The visual trick of “Gemini Man,” Will Smith fighting a 25-year younger version of himself, mostly works. When Junior, the clone, is on screen with Clive Owen or in a shot by himself, the digital artistry of scrubbing all the decades from Smith’s face and making him look like a certain Fresh Prince, works pretty well. A scene where Junior cries as he’s confronting his father has all the emotional resonance one can expect from an action movie. The pain of coming to grips with your created existence for the first time and realizing everything your father told you is a lie is etched into the de-aged face of Smith in a believable way. I was looking for anything that would give the performance away as a computer creation, but there wasn’t a clue. Had I been unaware of Smith and his age, I would have believed I was watching a talented young actor express the pain of learning his life was a fiction.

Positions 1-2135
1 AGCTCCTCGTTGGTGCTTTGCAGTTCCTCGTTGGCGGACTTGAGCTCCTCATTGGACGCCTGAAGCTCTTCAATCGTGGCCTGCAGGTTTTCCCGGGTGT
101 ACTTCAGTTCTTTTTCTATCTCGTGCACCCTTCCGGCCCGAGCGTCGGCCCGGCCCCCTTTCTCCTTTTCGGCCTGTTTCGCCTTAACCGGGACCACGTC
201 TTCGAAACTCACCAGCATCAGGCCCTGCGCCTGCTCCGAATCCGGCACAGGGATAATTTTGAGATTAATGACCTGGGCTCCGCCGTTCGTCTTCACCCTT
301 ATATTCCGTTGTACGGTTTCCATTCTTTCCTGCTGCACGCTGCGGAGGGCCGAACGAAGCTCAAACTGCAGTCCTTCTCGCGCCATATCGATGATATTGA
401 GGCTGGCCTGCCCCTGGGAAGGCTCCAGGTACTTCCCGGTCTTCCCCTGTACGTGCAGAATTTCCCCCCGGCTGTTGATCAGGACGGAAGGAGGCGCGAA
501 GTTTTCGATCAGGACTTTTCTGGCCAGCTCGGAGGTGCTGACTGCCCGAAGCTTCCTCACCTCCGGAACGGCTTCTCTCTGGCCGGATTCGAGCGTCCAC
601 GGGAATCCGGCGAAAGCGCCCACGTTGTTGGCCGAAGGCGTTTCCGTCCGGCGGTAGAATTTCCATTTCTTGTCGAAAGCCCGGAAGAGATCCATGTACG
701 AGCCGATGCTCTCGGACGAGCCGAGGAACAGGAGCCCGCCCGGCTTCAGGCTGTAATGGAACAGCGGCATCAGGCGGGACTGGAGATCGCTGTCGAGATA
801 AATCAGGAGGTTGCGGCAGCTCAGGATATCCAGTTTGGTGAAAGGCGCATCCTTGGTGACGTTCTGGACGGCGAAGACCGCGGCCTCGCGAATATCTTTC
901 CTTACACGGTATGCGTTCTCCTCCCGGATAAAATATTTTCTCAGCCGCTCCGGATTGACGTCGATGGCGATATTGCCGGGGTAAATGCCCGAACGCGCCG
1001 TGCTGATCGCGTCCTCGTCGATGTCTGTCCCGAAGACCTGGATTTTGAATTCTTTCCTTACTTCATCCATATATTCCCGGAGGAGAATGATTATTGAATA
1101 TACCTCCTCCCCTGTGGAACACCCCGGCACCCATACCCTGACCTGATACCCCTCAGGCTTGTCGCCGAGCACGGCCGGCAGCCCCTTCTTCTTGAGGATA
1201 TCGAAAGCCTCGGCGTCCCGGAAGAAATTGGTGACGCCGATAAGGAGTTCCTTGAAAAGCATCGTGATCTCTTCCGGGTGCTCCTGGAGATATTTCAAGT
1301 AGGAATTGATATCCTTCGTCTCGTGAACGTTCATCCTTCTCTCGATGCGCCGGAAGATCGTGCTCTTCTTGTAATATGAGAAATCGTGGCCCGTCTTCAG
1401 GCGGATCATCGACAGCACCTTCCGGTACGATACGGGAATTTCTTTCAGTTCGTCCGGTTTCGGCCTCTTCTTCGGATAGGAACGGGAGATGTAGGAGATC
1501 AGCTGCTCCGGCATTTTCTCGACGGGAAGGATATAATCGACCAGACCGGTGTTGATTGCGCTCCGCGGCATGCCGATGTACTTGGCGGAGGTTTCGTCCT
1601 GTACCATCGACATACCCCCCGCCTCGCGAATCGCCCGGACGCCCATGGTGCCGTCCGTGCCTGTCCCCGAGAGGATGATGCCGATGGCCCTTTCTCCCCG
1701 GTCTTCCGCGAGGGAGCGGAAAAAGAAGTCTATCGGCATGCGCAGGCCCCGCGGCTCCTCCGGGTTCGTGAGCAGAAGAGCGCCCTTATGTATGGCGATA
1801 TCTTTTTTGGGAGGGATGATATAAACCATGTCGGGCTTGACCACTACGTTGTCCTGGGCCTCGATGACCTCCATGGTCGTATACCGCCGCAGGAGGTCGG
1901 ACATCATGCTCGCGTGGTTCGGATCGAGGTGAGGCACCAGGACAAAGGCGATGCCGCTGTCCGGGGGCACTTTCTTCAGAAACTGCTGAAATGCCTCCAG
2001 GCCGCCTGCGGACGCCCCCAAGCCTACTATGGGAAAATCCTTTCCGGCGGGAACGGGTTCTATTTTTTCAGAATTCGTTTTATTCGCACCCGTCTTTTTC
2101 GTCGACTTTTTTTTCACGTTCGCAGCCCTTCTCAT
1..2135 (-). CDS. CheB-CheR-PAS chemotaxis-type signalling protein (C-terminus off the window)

That same praise cannot be given to every scene in the film. At times, the younger Smith looks vaguely Asian. His eyes are narrower, and the outside corners appear to be angled slightly upward. There are other times when both versions of Smith are onscreen when there are some glitches in the face that couldn’t be edited out. The fight in the catacombs under a church is the longest time the pair are onscreen and battling. There are moments when the younger Smith’s face appears to be a mask that’s slipped out of place or contorts. These are momentary and so fleeting that most viewers will never notice. However, other scenes are more obvious and can’t be blamed on fast action movements.